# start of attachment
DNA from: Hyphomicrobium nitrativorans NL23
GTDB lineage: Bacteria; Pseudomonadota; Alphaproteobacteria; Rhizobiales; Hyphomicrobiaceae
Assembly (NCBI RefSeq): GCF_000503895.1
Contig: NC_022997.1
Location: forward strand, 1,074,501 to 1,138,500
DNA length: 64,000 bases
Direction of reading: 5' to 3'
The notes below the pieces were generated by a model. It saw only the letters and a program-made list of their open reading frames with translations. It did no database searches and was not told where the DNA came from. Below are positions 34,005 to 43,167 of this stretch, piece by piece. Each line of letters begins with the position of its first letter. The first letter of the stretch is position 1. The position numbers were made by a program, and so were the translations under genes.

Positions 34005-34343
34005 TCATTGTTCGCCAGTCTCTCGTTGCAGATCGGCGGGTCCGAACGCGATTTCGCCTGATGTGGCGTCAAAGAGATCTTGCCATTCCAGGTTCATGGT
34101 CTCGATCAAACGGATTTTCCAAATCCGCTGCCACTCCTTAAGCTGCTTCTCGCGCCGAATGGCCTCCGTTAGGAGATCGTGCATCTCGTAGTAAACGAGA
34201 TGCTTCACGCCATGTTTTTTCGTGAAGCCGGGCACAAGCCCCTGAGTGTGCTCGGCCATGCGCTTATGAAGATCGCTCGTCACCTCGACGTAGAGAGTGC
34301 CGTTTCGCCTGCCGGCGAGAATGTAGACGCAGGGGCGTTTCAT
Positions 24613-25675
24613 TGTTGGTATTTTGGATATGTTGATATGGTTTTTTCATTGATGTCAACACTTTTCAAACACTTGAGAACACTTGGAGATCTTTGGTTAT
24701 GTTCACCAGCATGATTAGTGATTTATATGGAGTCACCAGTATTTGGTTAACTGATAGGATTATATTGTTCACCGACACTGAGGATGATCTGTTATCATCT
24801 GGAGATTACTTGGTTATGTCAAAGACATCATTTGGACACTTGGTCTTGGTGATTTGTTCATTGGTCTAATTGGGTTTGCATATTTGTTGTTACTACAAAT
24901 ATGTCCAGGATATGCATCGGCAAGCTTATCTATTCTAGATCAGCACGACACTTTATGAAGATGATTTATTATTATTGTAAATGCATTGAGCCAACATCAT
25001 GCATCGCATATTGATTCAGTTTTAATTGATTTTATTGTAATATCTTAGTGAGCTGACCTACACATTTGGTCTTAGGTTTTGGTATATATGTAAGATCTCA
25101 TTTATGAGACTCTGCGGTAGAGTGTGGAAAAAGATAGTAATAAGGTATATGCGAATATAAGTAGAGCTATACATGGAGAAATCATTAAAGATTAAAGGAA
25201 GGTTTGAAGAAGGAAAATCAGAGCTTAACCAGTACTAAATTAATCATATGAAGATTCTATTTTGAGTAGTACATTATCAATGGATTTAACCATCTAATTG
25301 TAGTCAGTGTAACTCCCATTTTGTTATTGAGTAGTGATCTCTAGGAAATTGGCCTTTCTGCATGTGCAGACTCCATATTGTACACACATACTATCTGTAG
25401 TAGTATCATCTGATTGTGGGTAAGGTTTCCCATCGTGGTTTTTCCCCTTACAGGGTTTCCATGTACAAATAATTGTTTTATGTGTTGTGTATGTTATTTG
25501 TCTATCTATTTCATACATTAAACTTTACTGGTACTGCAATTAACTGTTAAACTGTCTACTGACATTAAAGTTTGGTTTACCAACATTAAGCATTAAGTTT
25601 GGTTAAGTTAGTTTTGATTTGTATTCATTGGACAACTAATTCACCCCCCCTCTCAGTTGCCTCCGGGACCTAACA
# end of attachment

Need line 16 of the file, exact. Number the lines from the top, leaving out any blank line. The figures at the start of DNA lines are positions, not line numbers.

24701 GTTCACCAGCATGATTAGTGATTTATATGGAGTCACCAGTATTTGGTTAACTGATAGGATTATATTGTTCACCGACACTGAGGATGATCTGTTATCATCT